You may be surprised to learn which Big Business U.S. companies are against labeling. Some that you are familiar with include: Monsanto, DuPont, Pepsi Co, Grocery Manufacturers Association, Kraft Foods, Coca-Cola, Nestle, General Mills, Kelloggs, Del Monte, Campbell soup, Heinz Foods, Ocean Spray, Sara Lee, Kraft, & Land O Lakes. And why are Big Bio-Tech companies against labeling? Organic Consumers points out that these industries understand the consequences: if foods are properly labeled, millions of consumers will see the GMO label, and refuse to buy the product.
U.S. News.com writes that Pamela Bailey, president and CEO of the Grocery Manufacturers Association, said “The FDA has determined, along with 1,700-plus other studies, that GM foods pose no risk to America’s families and, as such do not warrant a label. We should follow the science and stop the fear-mongering. We don’t need a series of regulations and labels to tell us what we already know. Genetically modified foods are safe.”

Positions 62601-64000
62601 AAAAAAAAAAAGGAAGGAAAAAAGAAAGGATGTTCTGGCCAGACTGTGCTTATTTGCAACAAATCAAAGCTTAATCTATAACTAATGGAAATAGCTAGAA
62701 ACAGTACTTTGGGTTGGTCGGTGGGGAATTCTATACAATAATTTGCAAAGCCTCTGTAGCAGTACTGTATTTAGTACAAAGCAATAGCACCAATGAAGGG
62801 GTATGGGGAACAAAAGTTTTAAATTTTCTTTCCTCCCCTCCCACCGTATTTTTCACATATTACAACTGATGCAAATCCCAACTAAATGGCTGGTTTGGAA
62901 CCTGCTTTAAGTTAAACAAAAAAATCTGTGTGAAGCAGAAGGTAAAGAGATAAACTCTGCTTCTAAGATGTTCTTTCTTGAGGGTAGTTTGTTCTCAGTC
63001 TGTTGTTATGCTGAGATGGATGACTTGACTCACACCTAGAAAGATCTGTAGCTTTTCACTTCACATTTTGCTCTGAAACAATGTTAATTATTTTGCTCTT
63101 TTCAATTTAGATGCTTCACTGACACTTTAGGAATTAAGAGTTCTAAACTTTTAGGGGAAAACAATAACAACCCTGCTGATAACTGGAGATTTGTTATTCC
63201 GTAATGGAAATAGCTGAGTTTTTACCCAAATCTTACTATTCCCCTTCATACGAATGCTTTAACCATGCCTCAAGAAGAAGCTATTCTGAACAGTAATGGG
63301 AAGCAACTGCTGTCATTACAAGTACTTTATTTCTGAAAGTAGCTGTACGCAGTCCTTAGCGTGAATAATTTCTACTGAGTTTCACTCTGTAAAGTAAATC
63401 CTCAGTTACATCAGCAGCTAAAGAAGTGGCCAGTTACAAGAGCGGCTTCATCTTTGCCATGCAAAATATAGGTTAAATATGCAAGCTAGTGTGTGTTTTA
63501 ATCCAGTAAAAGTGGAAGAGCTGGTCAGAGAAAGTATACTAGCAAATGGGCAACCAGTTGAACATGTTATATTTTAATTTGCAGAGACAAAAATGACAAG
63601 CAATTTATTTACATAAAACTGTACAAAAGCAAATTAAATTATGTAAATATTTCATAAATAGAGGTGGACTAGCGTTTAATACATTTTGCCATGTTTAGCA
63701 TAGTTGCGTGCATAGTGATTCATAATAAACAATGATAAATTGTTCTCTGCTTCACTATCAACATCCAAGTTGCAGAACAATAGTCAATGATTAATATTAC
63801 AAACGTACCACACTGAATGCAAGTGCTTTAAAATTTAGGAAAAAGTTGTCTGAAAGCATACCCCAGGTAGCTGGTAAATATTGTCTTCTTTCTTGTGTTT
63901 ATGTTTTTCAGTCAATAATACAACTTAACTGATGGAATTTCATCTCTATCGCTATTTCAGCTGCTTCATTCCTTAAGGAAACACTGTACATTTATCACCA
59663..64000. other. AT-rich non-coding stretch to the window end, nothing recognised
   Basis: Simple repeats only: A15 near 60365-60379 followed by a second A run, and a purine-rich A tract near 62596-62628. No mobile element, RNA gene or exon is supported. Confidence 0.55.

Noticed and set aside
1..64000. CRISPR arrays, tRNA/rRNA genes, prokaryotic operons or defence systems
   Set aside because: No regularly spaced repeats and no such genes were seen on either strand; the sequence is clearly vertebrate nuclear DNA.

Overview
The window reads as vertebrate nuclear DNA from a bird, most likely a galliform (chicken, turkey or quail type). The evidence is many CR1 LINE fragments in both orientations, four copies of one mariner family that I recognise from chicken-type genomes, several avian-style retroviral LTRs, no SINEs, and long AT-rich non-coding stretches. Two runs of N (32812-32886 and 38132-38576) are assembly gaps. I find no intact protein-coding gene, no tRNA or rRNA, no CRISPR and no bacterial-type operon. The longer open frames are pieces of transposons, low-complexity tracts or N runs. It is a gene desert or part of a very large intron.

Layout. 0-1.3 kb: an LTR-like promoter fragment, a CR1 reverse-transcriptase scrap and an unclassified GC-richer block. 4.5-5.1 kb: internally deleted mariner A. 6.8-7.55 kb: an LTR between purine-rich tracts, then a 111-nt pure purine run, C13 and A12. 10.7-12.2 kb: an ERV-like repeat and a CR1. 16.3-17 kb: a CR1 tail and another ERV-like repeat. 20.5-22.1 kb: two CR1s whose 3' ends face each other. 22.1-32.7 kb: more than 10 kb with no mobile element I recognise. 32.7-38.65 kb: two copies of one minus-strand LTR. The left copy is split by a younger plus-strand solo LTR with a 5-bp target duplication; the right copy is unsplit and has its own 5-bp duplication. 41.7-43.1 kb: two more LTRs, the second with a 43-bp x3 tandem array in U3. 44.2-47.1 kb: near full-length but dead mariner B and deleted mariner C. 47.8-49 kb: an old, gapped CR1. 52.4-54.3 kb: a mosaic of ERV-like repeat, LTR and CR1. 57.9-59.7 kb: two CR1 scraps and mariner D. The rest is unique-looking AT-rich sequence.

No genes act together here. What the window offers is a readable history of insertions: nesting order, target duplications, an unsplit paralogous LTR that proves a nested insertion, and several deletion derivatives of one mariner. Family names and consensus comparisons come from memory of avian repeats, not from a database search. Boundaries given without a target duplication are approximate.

A huge issue for Americans though, is being able to make a choice. The Right to Know GMO – A Coalition of States, is a temporary alliance of 37 states that have banded together with the common goal of winning mandatory labeling of genetically engineered foods in the U.S.  They are a grassroots movement of mothers, farmers and citizens dedicated to regaining the basic right to know what we’re eating and feeding our families. The federal government has turned a blind eye to this issue so they’re working state by state to make sure that consumers are given the facts they need to make informed food purchasing choices. This multi-state coalition will focus and coordinate the power of ordinary citizens to overcome corporate control of our food system. Those who advocate for labeling say this is simply about our fundamental right to know what is in our food and that whether GMOs are safe for human consumption or not is irrelevant when considering whether to label GMOs. The Right to Know GMO coalition partners with Food Democracy Now!, Center for Food Safety, Organic Consumers Association, Mercola.com, Label GMOs, , Institute for Responsible Technology, Nutiva, Dr. Bronners, Nature’s Path, Lundberg Family Farms, MOFGA and Ben & Jerry’s to stand up for open and transparent labeling for all Americans.